Similar scenes were captured on videotape, as police officers seemed to zero in on anyone who pointed a camera in their direction. Anthony Pineda, a TV camera operator from Miami and another plaintiff in the suit, provides his own taped evidence to corroborate his deposition.

Pineda’s tape shows a squad of officers advancing up a street, firing sporadically, with a few protesters fleeing before them. One of the officers turns and aims at Pineda, who is off to one side, and then there is a brief, bright flash. In the next frame you can see a blur — a rubber bullet whizzing toward the cameraman. The screen goes blank; the next shot is Pineda himself, receiving treatment for a nasty-looking wound to his leg.

Simply showing that people were shot with rubber bullets proves little — after all, police reported using 167 rounds of “less-lethal ordnance,” some of them with multiple projectiles, and presumably they were aimed at someone.

The matter will turn, then, on several questions Judge Cooper posed in her order, including “whether the dispersal order was lawful; whether any use of force was lawful” and “whether [police] were permitted to fire randomly.”

The context of the action would be critical to answering those questions, but on that score, even the LAPD is in conflict. At one point in the After-Action Report the department contends that, once Rage Against the Machine began to play, “the crowd was manipulated into a frenzy.” But a later passage reads, “While the group attracted a sizable crowd and utilized the setting to declare its anti-government sentiments, it did not seem to incite the spectators.” This time the disturbance is blamed on “black-clad anarchists.”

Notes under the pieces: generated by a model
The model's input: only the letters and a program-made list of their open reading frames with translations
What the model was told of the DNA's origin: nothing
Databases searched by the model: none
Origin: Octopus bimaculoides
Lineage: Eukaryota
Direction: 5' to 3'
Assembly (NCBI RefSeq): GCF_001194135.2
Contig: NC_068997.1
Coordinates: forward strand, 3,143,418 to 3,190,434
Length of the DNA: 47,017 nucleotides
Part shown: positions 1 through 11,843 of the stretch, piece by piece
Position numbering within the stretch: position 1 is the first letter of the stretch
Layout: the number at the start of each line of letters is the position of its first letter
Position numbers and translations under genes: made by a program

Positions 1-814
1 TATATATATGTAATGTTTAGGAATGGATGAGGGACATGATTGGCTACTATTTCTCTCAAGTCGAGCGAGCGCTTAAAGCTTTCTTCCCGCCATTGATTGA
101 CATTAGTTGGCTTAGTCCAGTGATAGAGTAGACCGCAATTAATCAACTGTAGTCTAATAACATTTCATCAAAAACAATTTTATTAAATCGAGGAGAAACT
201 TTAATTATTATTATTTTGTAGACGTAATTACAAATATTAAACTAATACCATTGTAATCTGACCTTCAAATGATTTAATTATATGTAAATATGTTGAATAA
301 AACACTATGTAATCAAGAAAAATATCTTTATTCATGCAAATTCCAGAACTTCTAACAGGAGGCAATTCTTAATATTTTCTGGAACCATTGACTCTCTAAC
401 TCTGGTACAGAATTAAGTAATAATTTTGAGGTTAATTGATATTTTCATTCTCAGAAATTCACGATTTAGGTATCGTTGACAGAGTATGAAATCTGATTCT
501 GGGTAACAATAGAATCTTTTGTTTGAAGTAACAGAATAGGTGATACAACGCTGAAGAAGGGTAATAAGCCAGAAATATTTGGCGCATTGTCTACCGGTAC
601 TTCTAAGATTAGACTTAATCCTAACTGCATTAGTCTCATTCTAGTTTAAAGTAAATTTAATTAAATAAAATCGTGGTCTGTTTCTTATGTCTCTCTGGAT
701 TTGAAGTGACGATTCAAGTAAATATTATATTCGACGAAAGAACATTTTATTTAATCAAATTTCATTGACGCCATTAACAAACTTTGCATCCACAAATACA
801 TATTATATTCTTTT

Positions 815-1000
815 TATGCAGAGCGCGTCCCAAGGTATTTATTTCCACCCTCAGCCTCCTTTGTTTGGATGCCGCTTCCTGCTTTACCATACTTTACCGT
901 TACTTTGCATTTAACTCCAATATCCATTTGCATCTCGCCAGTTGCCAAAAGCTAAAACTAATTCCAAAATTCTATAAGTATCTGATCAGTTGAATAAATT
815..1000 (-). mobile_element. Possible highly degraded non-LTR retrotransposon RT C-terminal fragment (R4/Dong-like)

The class-action lawsuit is one of several to challenge police conduct at the DNC protests. A second pending suit, by the American Civil Liberties Union, seeks a court injunction barring the police from interfering with marches and other peaceful protests.

Still another ACLU suit, alleging that the LAPD singled out journalists when attacking demonstrators, was settled early last year. As part of the settlement, the department agreed to set up observation areas for media coverage of public events, and recognize rights to access even after orders to disperse have been issued.

In an interview last week, Sergeant John Pasquariello said that was the only element of crowd-control strategy the department has changed since the DNC. “Our mission is the same every time,” Pasquariello said. “Our intent at the outset is to provide opportunity for dissent. If things get violent, then we use force, get the crowd to go fast.”

He said the current wave of demonstrations has been relatively peaceful, in part due to International ANSWER, the group that has staged most of them. “They keep their people in check,” Pasquariello said.

Attorney Anderson-Barker made the same observation, but said the police are also checking themselves. “I think we’ve chilled their desire to shoot people, a bit, with rubber bullets.”

LA Weekly